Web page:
Polycystic Ovary Syndrome can be divided into two distinct groups: Polycystic Ovaries (PCO) and Polycystic Ovary Syndrome (PCOS).
     

    What is PCO?

     
    Women diagnosed with PCO will have many cysts on their ovaries. However, they will not have the severity of cysts or the hormonal imbalance and symptoms seen in women with PCOS. Therefore women with PCO are less likely to have problems conceiving than women diagnosed with PCOS.
     

    What is PCOS?

     
    Polycystic Ovary Syndrome (PCOS) is unfortunately the cause of fertility problems in many women. This debilitating condition is often not diagnosed until a woman is unsuccessful in conceiving.PCOS is accompanied by a hormonal imbalance which makes it more difficult for eggs to mature adequately and be released at the time of ovulation. In many women with PCOS their condition is complicated further with insulin resistance.
     
    It is believed to effect 5-10% of women in both the UK and US. PCOS is a chronic condition where the ovaries develop many tiny cysts caused by egg follicles that have not been able to develop as they should. 
     
     

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  • Four reasons why I NEVER recommend ovulation predictor kits (OPKs)!

    By Kate Davies, RN, BSc(Hons), FP Cert - Fertility Nurse

    Have you ever used ovulation predictor kits (OPK’s) to predict when you ovulate? Have you had a good or bad experience of using OPK’s? I am very sceptical of the reliability of this ovulation prediction method and as a result, I don’t recommend them to any of my patients. Here’s why……….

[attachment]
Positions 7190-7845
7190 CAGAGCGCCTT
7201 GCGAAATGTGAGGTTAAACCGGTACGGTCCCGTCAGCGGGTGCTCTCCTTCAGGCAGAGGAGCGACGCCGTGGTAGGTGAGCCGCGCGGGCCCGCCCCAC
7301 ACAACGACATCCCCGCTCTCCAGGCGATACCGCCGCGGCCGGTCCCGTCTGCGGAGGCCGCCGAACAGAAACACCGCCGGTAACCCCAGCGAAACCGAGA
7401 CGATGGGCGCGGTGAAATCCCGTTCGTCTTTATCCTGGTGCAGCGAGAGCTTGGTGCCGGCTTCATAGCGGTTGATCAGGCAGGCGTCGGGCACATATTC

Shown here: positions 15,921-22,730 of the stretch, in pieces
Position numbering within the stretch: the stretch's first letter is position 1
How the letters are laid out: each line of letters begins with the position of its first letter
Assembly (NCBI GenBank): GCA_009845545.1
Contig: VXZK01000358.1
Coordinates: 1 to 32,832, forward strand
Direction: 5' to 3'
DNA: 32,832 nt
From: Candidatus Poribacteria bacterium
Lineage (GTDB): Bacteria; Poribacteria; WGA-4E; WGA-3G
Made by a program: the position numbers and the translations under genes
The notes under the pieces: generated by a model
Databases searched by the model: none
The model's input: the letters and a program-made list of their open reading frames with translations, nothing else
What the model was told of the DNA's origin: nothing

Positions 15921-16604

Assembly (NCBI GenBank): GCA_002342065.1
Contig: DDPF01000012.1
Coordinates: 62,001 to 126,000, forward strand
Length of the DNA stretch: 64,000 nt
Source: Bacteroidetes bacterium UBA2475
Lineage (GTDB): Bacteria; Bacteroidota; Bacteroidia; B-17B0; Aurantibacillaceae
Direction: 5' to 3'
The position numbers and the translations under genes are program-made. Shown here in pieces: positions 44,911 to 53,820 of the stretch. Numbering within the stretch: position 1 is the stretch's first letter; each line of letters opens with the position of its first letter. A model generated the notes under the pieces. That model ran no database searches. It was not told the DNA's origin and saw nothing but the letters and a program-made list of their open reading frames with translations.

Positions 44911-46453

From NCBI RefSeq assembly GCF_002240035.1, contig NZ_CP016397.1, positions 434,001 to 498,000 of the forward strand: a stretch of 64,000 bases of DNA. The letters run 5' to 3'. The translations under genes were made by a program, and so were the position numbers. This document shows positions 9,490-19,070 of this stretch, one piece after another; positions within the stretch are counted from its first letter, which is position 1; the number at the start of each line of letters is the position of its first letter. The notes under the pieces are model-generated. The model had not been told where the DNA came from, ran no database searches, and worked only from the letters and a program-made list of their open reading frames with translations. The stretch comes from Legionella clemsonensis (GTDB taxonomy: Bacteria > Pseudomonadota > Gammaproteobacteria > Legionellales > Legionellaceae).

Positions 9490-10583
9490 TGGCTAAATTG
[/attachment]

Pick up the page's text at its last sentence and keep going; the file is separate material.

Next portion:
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  • Learning to love Mother's Day

    By Kate Davies, RN, BSc(Hons), FP Cert - Fertility Nurse

    For those of you living in the UK, you’ll be aware that Mothering Sunday occurs in late March. Additionally, Mother's Day in the USA is May, as it is in Canada and some parts of Europe. I suspect, when this time of year comes around, you feel a sense of dread. For many it will be yet another year when your arms feel empty and your longing for a baby to fill this empty space is intensified.
     
    However, this year, I challenge you to think differently about Mother’s Day; I want you to learn to love it for totally different reasons and I want you to turn the idea of Mother’s Day on its head. I want you to flip it, and here's how: think of this day as not just for mothers, there are many different ways you can learn to accept Mother’s Day without being a mother yet yourself.
     
     

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  • PCOS - ten great ways to beat the symptoms and feel better

     By Kate Davies, RN, BSc(Hons), FP Cert - Fertility Nurse

    PCOS is your worst enemy, we get that. Fight back with ten great ways to beat the symptoms and feel better:
     
     

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  • PCOS and you - the fertility diet challenge

    By Kate Davies, RN, BSc(Hons), FP Cert - Fertility Nurse

    Weight gain is one of the most common side effects of PCOS. It’s also one that affects your self esteem and compounds your difficulties in conceiving. However, the good news is that by paying attention to your diet, it is possible to lose the weight you’ve gained and feel better.
     
    Losing weight will also help to reduce the risk of developing diabetes and heart disease as well as boosting your overall health and well-being.
     
    However, diet alone can’t cure PCOS but it can help to alleviate the symptoms, and with ovulation monitoring or further support from your specialist, losing weight can significantly increase your chances of conceiving.